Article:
Cognitive Development – Chapter 2 Notes:
All About Piaget
· Combined backgrounds in biology and philosophy led him to agree with Kant on what basic
concepts of knowledge were (space, time, classes, causality), but disagreed that they were innate.
He believed children understand these principles in increasing complexities as they develop. His
main question was “how does knowledge evolve?”
· Functional Assimilation: Contrary theory chronicling the motivational factors for eliciting
behaviour. Instead of being due to external reward, Piaget suggested they would be expressed as
soon as they were available to the child, due to the sheer joy of mastery.
· Imitation and Fantasy Play are the extreme variants of Accommodation and Assimilation,
respectively. However, children will never TOTALLY disregard physical properties, even in
pretend play (beds are never teacups)
· Wider Implications of Equilibration
· In addition to helping to revise complex through the resolution of disequilibrium, the
cumulative effects of repeated conceptual revisions (according to Piaget) were also the driving
force behind the progression through the various cognitive stages of development (eg. As
children repeatedly encounter situations in which physical attributes do not tell the whole story,
they shift their emphasis to more enduring, “internal” traits)
· Piaget Assumed the Child was a Scientific Problem Solver (based on Three Ideas)
· Development is an adaptive strategy to understanding environments
· Development only occurs within the context of disequilibrium. Since this is caused by a change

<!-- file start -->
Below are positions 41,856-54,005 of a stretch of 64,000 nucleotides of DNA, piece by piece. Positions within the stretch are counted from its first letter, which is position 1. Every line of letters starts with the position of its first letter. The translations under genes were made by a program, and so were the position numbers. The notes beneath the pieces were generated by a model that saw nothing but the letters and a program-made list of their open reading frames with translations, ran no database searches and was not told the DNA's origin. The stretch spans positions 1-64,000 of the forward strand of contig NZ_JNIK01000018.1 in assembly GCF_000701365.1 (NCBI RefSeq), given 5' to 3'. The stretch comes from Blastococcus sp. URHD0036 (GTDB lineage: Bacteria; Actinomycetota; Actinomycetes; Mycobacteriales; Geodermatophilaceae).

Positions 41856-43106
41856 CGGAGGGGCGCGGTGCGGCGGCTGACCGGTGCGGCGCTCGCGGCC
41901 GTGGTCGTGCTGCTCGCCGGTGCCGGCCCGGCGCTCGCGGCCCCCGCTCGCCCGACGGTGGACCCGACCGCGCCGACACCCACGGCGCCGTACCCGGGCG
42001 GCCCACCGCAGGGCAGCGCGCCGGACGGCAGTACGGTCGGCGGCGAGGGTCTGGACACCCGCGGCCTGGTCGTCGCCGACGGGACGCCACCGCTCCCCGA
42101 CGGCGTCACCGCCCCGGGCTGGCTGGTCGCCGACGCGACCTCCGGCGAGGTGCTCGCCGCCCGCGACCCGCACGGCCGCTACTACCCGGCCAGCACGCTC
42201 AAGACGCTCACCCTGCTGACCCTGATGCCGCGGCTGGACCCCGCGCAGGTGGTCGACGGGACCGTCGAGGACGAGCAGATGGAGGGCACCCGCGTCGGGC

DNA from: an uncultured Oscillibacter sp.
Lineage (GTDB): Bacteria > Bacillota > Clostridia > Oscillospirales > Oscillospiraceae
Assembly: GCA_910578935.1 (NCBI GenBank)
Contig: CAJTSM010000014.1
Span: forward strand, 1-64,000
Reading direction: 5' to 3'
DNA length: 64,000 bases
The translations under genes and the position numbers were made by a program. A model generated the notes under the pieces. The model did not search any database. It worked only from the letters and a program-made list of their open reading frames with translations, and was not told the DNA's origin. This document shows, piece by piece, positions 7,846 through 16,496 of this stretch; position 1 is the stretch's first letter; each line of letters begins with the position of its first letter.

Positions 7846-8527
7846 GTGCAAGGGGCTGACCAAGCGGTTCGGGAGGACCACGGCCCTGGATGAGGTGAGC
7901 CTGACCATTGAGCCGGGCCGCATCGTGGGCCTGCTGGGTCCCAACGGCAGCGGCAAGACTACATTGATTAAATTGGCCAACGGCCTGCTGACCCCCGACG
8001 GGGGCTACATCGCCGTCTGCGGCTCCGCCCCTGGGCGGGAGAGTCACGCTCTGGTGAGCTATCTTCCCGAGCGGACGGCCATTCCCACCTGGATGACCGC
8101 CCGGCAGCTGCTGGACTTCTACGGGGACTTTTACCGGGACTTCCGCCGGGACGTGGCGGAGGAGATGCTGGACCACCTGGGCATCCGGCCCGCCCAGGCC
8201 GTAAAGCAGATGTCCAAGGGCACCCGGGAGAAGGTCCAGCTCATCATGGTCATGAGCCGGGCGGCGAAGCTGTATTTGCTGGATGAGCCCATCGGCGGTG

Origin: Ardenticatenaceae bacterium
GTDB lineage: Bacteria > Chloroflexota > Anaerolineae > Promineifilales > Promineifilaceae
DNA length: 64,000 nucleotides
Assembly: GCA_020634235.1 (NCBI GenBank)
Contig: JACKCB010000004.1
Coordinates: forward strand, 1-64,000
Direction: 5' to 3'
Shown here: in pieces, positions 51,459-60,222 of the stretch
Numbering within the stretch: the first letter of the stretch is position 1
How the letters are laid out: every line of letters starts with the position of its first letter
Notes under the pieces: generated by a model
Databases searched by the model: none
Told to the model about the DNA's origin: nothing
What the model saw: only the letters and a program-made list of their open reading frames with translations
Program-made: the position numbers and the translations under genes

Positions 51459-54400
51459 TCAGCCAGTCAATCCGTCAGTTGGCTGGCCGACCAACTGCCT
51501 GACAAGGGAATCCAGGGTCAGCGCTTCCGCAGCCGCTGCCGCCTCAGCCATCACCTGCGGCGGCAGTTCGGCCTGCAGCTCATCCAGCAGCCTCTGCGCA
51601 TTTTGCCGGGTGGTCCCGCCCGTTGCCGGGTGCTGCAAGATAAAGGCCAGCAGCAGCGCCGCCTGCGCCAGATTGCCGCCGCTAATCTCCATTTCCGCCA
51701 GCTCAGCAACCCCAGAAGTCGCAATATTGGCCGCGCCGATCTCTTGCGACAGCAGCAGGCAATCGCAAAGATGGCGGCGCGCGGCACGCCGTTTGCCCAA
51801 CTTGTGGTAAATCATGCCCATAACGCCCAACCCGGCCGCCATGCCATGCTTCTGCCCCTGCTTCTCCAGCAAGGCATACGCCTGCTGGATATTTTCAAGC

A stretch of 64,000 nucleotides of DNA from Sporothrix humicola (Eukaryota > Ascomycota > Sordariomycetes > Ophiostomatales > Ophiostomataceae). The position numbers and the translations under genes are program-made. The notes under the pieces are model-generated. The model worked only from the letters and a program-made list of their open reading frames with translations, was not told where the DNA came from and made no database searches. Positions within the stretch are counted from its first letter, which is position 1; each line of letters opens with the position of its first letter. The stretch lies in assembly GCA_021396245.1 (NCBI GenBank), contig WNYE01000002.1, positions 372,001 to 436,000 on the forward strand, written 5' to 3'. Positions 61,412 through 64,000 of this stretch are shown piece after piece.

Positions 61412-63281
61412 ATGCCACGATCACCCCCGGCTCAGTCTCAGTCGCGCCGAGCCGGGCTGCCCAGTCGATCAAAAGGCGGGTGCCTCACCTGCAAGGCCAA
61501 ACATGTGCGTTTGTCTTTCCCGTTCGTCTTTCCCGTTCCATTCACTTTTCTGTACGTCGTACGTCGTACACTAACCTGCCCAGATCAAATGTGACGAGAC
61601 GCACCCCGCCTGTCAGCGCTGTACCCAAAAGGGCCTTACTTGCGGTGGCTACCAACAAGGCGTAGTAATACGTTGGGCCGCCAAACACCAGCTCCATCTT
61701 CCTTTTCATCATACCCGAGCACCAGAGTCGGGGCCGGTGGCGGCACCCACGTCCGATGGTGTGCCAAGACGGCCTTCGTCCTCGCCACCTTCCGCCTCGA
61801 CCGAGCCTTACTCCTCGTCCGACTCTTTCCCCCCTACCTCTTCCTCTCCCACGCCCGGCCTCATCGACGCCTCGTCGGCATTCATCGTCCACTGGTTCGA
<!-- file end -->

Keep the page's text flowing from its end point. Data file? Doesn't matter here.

in the child's mental representation of their world, the attempt to resolve the disequilibrium (and
thus to grow and develop) is a motivation to adapt to a changing world.
· You can reveal the types of reasoning children exhibit by watching them solve similar
problems at different ages.
· Opted for flexibility over control for his research methods (using observations of children, and
inquiry about their hypotheses); perhaps a factor in underestimating the capabilities of young
children. However, they also allowed him to follow up unexpected observations and make the
discoveries we remember him for.
On The Stage Model
· Sensorimotor Period
· Substage 1: Modification of Reflexes--> Begin with innate reflexes, progressively modify WHEN
these reflexes are elicited (in response to external stimuli)
· Substage 2: Primary Circular Reactions--> Repetition of basic movements; if an interesting
result is elicited as a result of the movement, the child is more likely to repeat it. PCR's are
flexible, but limited in 3 ways:
· They are an identical imitation of the original behaviour (never vary or elaborate on action)
· These actions are poorly integrated and have a large trial-and-error component
· Only try to repeated actions with results that involve their own bodies (eg. Sucking a finger)
· Substage 3: Secondary Circular Reactions: Like PCR's, but involving objects outside of child's
body. Infants recognize and organize components facilitating the results of their circular actions.
They identify the actions that create outco